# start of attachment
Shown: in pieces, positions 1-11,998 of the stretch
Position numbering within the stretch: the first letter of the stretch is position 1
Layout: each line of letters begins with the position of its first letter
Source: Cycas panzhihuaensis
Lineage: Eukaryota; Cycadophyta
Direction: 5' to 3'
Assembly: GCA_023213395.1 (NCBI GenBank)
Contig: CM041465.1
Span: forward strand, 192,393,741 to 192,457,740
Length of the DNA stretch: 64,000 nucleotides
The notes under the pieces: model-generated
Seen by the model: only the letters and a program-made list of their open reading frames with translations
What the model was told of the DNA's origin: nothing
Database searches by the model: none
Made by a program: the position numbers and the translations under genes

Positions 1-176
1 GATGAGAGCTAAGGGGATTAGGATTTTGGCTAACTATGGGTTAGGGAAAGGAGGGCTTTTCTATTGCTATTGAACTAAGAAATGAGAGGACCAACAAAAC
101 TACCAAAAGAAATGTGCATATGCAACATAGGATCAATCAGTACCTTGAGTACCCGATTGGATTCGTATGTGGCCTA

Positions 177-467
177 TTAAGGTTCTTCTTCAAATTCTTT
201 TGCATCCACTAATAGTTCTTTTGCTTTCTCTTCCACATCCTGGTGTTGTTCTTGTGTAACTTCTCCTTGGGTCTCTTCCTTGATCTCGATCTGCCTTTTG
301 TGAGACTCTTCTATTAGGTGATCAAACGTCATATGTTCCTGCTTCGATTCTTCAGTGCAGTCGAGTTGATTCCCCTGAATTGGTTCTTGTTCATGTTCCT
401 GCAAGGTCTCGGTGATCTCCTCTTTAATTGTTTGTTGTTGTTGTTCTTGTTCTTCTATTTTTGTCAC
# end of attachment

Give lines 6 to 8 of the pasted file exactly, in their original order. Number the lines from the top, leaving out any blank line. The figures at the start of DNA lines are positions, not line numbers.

Direction: 5' to 3'
Assembly: GCA_023213395.1 (NCBI GenBank)
Contig: CM041465.1